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80-G-17031. Japanese carrier Shokaku under attack by USS Yorktown VB-5 SDB Dauntless dive bombers during the Battle of the Coral Sea, 8 May 1942. Official U.S. Navy photograph, now in the collections of the National Archives.

Battle of the Coral Sea and the Bomb that Changed the Course of the War

By Sam Cox (Rear Adm. USN, Ret.), Director, Naval History and Heritage Command

80-G-17031. Japanese carrier Shokaku under attack by USS Yorktown VB-5 SDB Dauntless dive bombers during the Battle of the Coral Sea, 8 May 1942. Official U.S. Navy photograph, now in the collections of the National Archives.
80-G-17031. Japanese carrier Shokaku under attack by USS Yorktown VB-5 SDB Dauntless dive bombers during the Battle of the Coral Sea, 8 May 1942. Official U.S. Navy photograph, now in the collections of the National Archives.

 

Editor’s Note: Last night, speaking aboard the museum ship Intrepid at an event honoring the Battle of the Coral Sea, President Donald Trump discussed how impressed he was by the bravery of one American Sailor. It’s a sentiment shared by Naval History and Heritage Command Director Sam Cox who recounts the story of the pilot whose honor, courage, and commitment changed the history of the war in the Pacific.

On May 8, 1942, 24 SBD Dauntless dive bombers from USS Yorktown (CV 5) commenced an attack on the Japanese fleet carrier IJN Shokaku in the Coral Sea. As each bomber nosed over in near-vertical dives from 18,000 feet on the wildly maneuvering Shokaku, their windscreens and bomb sights fogged over so badly during the descent that the U.S. pilots were blinded, forced to release their bombs “by memory.”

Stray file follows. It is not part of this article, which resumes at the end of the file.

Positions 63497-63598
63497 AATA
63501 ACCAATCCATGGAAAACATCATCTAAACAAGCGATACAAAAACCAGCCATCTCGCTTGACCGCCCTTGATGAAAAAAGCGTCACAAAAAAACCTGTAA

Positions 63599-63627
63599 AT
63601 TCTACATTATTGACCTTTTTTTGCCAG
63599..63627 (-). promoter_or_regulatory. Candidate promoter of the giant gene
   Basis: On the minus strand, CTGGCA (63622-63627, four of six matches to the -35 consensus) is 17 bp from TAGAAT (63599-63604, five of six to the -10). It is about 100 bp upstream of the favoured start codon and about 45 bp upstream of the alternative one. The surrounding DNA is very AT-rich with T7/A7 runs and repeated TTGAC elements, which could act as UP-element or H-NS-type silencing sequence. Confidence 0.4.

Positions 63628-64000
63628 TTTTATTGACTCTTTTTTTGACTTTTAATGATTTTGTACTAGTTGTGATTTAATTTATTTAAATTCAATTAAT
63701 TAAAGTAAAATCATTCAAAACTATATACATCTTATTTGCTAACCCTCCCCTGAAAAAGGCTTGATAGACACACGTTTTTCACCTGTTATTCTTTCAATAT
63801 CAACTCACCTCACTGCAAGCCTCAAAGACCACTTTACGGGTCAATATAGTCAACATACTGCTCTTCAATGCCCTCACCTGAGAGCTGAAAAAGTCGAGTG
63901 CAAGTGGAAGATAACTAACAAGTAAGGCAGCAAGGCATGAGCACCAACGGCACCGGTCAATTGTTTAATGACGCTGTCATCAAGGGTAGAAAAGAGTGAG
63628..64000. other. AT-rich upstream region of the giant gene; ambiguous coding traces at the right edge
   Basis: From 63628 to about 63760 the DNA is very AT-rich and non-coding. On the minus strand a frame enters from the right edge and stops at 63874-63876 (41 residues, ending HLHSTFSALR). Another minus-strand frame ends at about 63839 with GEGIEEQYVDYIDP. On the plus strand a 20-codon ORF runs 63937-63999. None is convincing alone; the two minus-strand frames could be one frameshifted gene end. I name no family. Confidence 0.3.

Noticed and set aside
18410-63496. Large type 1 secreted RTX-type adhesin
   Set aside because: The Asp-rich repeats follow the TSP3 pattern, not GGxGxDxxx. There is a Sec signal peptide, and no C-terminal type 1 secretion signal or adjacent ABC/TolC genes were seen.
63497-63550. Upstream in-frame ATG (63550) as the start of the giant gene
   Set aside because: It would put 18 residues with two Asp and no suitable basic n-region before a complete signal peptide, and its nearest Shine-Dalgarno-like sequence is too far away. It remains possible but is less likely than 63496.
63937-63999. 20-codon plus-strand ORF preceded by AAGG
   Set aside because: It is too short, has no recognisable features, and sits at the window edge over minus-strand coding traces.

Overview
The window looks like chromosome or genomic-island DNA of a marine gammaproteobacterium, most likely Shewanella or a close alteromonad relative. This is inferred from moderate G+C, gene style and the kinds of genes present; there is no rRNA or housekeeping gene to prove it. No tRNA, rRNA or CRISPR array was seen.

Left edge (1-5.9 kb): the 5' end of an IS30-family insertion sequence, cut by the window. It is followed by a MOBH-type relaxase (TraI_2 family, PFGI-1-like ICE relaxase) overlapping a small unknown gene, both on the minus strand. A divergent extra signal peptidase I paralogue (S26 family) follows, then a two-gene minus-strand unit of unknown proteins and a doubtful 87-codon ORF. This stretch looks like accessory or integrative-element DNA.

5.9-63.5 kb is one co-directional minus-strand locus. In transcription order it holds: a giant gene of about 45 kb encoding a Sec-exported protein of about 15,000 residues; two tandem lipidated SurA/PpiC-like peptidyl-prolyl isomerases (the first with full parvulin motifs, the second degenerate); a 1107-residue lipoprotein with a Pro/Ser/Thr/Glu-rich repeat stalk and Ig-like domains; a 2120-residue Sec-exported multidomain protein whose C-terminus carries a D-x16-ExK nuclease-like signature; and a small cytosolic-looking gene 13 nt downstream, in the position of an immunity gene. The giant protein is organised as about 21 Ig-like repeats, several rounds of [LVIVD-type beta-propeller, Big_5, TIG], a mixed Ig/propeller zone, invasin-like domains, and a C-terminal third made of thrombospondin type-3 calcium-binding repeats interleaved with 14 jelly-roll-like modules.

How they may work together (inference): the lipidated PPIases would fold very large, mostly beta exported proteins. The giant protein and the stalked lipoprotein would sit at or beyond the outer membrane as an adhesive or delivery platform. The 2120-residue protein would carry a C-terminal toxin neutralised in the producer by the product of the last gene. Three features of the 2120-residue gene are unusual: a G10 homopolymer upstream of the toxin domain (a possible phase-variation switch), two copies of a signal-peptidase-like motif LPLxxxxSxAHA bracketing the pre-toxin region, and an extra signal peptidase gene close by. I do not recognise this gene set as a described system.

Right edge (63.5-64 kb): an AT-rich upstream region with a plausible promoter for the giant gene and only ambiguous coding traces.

Although one bomb hit the Shokaku very near the bow and started a serious fire, one bomb after another missed.  

Lieutenant John J. Powers, USN
Lieutenant John J. Powers, USN

Finally one SBD, piloted by Lieutenant John Powers (U.S. Naval Academy Class of ’35), his wing on fire after being hit by canon fire from a Japanese Zero fighter, pressed his dive well below the standard minimum pull-up altitude.  

Power’s bomb hit Shokaku nearly dead center and caused horrific and nearly fatal damage, starting massive fires and killing over 100 Japanese sailors. Unable to pull up in time, Powers flew through the frag pattern of his own bomb and crashed alongside the Shokaku.  

Although 15 dive bombers off the USS Lexington (CV 2) would later manage to hit the Shokaku with one more bomb, it was Power’s bomb that knocked Shokaku out of action for the rest of the battle, leaving her unable to recover aircraft, and with damage so severe that she was unable to participate in the critical and decisive Battle of Midway one month later, where her presence could have easily turned that battle into a catastrophic defeat for the United States.  

By the sacrifice of his life and that of his radioman-gunner (Radioman Second Class Everett Clyde Hill), Powers quite likely prevented the loss of the Yorktown at the Battle of the Coral Sea and changed the outcome of two of the most important battles of World War II. For his valor, Powers was awarded the Medal of Honor, posthumously. Hill’s parents received his $10,000 G.I. life insurance policy payout. 

Visit the Director’s Corner read more on the battle:  here